After almost four years and 3,967 posts, this site is joining SB Nation and will be relocated to fromtherink.com for the foreseeable future.
continued and best of luck James.
from Greg Wyshynski of Yahoo Sports,
In what had been a latent war, muted by slow gains for alternative media and muffled by gimmicks like the New York Islanders’ Blog Box, David Berry is the hockey blogging equivalent of Joe the Plumber—a conversational pivot for a renewed debate.
In the process, he’s shown that the Oilers are embarrassingly behind the times when it comes to new-media acceptance. The times, in this case, being circa 1999.
Why is it some NHL teams get it and others just don’t? Maybe if they took the time out to try to understand what bloggers actually do, they would be much more receptive instead of always looking over the shoulder of a blogger.
added 7:34am, Mirtle chimes in too…
At some point, the designations become pretty unclear. If I was in the Oilers press box on an assignment for the newspaper and happened to post a little ‘how do you do’ on this site, would that be allowed? Is blogging on Oilers Nation if you’re already in the media circle okay?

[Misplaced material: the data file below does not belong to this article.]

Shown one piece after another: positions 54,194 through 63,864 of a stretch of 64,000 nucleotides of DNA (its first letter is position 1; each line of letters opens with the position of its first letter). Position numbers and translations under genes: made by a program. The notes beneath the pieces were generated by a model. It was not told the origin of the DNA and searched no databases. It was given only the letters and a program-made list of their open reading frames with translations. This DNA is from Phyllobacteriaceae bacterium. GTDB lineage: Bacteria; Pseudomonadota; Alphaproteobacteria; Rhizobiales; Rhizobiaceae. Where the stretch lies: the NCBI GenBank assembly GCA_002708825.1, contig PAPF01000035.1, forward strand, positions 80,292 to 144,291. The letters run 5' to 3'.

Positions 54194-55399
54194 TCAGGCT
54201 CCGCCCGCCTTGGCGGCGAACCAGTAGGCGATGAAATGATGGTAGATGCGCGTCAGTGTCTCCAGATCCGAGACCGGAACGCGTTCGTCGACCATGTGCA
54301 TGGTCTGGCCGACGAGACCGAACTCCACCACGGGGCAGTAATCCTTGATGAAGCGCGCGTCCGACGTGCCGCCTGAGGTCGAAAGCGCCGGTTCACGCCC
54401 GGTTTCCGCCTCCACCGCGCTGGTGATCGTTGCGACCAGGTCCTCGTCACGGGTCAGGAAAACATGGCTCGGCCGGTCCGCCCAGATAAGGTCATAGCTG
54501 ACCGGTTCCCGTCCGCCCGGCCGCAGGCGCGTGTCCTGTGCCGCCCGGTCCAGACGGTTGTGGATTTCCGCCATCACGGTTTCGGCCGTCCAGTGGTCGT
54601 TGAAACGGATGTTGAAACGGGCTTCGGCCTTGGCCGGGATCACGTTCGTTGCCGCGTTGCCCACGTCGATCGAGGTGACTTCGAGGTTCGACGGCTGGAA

added 7:38am, from Ted’s Take,
The NHL needs a big tent when it comes to coverage. We need to embrace new media and be the leaders in developing affiliates and a network that talks about our sport, our teams and our players.
About Kukla's Korner Hockey
Paul Kukla founded Kukla’s Korner in 2005 and the site has since become the must-read site on the ‘net for all the latest happenings around the NHL.
From breaking news to in-depth stories around the league, KK Hockey is updated with fresh stories all day long and will bring you the latest news as quickly as possible.
Email Paul anytime at email@example.com